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I spent two days in snowy Waterloo, Ontario behind the hardware and software in the new and the upcoming Q10 in the first buildings of the new campus, including the new BlackBerry 'experience centre'.
BlackBerry has nearly two dozen buildings and one factory scattered across Waterloo. The company is moving from its blocky, anonymous buildings — many still displaying the RIM logo — onto a new campus designed with what CEO Thorsten Heins calls "the BlackBerry look".
And an new campus is not the only building BlackBerry is interested in: design inspiration for the new BlackBerry look came from classics like the Farnsworth House, a Mies van der Rohe building design VP Todd Wood (above) described as "the epitome of modern architecture and minimal design."
Although is the future, the older new BlackBerrys are also in evidence around the buildings, like this display in a reception area.
The new company name is on some buildings already - and it's definitely on the water bottles, USB sticks and T-shirts employees can treat themselves to.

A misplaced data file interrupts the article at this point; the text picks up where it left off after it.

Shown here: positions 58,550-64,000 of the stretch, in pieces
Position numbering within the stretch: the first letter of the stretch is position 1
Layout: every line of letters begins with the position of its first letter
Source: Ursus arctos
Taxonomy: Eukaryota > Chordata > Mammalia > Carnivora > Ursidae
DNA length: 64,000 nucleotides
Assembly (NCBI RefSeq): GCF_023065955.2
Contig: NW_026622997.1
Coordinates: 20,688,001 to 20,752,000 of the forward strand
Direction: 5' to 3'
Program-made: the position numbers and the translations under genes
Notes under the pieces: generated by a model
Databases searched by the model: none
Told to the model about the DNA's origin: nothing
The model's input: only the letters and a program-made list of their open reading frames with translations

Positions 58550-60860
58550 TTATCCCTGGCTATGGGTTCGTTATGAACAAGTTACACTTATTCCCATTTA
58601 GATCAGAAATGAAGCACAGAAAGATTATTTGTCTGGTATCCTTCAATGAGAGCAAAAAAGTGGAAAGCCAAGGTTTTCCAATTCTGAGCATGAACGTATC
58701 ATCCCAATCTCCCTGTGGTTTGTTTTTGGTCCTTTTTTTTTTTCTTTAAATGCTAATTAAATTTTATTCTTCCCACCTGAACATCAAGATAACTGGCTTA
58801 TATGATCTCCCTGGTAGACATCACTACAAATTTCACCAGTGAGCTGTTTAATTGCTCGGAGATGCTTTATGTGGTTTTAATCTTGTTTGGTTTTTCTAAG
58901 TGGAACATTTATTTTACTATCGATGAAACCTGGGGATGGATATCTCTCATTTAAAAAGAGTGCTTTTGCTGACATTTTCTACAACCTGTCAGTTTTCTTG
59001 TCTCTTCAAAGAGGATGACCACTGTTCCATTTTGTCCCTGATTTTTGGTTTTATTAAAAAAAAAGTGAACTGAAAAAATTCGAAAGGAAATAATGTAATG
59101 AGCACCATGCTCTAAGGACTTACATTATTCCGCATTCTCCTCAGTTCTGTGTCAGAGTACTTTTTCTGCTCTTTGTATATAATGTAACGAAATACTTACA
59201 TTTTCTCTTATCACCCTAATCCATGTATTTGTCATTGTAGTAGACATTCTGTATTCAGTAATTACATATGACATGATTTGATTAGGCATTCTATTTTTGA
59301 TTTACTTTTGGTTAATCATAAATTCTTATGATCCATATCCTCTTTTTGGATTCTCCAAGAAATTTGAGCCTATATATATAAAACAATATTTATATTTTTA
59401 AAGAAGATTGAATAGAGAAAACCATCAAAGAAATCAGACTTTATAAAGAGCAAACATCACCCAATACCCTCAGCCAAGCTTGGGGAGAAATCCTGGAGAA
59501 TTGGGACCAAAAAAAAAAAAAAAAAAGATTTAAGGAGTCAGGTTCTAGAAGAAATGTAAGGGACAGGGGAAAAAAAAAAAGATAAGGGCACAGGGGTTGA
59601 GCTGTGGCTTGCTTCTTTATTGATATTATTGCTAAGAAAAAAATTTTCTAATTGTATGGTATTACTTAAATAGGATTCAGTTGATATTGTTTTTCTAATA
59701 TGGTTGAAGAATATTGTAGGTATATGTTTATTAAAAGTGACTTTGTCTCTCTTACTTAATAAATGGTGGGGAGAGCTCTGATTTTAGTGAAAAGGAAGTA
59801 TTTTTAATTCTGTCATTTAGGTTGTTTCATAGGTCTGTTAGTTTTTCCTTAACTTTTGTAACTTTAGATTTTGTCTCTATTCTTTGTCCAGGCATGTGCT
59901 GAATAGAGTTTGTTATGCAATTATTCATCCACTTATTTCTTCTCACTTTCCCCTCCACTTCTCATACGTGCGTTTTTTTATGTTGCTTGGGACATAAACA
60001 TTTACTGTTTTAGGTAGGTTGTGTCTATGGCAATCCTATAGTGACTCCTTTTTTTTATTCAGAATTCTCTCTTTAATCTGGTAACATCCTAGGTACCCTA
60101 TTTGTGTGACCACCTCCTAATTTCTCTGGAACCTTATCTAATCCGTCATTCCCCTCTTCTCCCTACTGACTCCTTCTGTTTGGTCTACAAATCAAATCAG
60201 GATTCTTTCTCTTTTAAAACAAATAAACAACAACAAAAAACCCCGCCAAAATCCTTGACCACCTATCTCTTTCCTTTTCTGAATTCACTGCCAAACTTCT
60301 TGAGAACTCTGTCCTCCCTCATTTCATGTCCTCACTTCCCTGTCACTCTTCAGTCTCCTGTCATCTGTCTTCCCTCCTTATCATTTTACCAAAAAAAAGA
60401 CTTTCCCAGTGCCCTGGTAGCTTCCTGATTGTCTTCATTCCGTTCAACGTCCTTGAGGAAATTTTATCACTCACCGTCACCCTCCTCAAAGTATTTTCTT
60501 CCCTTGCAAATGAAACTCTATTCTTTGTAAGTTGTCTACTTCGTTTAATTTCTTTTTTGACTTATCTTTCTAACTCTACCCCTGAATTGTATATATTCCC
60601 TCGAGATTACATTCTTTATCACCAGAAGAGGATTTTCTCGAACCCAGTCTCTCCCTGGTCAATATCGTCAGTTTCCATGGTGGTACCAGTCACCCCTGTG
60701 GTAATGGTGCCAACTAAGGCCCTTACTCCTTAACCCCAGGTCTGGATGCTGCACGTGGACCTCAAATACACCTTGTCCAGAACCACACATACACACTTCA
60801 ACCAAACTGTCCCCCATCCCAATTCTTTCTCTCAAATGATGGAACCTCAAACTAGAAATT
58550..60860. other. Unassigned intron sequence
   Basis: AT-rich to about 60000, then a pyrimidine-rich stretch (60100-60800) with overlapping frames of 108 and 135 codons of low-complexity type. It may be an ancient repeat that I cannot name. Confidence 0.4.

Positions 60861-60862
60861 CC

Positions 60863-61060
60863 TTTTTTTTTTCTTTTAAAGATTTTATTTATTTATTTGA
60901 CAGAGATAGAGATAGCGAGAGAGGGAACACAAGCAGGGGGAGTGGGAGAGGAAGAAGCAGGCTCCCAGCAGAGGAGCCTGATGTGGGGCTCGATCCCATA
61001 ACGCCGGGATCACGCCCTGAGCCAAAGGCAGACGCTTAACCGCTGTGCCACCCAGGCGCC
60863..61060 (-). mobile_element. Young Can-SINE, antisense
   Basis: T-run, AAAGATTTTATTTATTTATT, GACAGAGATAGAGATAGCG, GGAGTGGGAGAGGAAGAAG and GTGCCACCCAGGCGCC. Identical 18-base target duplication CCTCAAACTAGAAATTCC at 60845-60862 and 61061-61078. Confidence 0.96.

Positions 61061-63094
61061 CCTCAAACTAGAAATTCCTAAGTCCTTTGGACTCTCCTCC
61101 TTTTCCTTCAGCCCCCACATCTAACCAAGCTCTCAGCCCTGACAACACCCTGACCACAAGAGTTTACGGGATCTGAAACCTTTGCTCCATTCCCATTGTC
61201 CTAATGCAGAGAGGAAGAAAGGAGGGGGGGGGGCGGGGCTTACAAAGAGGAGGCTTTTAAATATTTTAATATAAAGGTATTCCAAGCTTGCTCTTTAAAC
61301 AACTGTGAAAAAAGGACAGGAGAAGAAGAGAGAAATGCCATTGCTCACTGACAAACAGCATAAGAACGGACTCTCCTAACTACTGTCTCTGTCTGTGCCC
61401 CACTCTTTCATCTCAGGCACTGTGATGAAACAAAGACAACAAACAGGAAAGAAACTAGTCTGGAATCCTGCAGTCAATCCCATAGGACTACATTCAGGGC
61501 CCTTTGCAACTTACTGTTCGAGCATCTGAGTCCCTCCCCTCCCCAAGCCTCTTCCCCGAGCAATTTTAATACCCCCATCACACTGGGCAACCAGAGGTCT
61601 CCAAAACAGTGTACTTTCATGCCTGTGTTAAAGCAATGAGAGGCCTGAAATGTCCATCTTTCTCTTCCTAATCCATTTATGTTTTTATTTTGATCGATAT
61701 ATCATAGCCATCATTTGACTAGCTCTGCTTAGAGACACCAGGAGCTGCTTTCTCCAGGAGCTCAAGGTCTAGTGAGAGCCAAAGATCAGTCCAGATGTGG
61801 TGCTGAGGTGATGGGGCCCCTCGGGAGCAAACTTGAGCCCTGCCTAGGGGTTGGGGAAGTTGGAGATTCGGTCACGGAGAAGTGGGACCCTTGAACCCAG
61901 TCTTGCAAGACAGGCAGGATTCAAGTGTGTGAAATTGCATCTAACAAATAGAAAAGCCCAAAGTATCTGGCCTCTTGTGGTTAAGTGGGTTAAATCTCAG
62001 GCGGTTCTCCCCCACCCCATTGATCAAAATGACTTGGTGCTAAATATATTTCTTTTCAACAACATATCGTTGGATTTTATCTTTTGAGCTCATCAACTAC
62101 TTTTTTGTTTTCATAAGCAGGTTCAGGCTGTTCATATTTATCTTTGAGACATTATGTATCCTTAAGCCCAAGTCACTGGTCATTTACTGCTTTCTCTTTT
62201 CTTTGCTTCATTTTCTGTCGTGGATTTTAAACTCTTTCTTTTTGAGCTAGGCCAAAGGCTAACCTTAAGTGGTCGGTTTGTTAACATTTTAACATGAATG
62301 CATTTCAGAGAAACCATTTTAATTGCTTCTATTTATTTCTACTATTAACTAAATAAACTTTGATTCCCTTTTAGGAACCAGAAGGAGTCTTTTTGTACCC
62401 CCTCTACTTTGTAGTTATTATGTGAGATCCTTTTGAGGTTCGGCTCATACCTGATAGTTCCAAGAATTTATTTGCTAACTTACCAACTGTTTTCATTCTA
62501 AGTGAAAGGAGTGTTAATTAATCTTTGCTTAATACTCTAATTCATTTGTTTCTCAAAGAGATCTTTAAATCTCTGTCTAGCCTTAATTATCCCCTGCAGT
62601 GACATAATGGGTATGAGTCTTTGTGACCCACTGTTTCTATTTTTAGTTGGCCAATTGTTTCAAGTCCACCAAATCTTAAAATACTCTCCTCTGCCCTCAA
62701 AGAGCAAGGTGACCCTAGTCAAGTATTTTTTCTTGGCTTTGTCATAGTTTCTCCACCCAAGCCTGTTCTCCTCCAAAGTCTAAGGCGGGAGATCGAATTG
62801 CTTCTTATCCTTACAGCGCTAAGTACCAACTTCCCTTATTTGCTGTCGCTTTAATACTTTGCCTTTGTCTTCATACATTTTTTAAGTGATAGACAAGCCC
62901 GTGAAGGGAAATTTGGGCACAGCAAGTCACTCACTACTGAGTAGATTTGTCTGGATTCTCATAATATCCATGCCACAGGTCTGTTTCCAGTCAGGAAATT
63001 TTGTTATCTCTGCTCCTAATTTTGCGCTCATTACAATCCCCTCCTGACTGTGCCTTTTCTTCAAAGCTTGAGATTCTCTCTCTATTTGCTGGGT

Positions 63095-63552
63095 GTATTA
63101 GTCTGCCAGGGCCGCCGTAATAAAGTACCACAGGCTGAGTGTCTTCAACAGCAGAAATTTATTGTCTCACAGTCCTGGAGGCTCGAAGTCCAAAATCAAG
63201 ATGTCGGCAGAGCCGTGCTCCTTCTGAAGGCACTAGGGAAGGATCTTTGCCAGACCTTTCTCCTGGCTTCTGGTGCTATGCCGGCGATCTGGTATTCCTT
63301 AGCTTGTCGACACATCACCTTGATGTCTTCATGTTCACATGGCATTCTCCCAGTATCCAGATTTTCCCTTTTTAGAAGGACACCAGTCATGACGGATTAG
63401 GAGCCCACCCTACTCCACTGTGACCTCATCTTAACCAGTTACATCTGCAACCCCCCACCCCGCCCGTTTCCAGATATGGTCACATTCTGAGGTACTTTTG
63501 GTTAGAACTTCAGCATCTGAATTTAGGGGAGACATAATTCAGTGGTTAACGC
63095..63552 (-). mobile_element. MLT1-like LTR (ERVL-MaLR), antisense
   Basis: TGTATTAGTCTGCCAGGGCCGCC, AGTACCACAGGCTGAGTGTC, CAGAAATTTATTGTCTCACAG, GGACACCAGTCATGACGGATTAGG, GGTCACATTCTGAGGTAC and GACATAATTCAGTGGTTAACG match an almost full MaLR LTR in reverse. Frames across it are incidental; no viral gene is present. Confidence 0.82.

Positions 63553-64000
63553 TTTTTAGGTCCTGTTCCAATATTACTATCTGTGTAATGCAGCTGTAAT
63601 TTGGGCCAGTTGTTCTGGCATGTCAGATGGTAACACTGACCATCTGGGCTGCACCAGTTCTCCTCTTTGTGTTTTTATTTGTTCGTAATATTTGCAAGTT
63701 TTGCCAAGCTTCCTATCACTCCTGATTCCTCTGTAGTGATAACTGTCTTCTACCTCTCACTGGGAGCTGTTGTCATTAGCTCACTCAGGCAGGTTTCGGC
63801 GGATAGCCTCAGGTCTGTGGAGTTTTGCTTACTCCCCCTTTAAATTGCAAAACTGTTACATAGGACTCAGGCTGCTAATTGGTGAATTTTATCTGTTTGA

The assembly line where BlackBerry made the first Z10s follows the Japanese kaizen system where workers suggest process improvements. When the process is perfected, BlackBerry hands it over to the factories where the BlackBerrys you can buy are built.
Some of the BlackBerry developer relations team are in the Communitech startup incubator and accelerator in Waterloo every day, which BlackBerry co-funds with Google and local universities. That encourages startups that might only think of iOS and Android to develop for BlackBerry 10 as well.
Although we saw plenty of iPhones and Android phones in use as we visited shops and businesses in the area, we also saw dedicated BlackBerry sections in big box tech stores like Futureshop.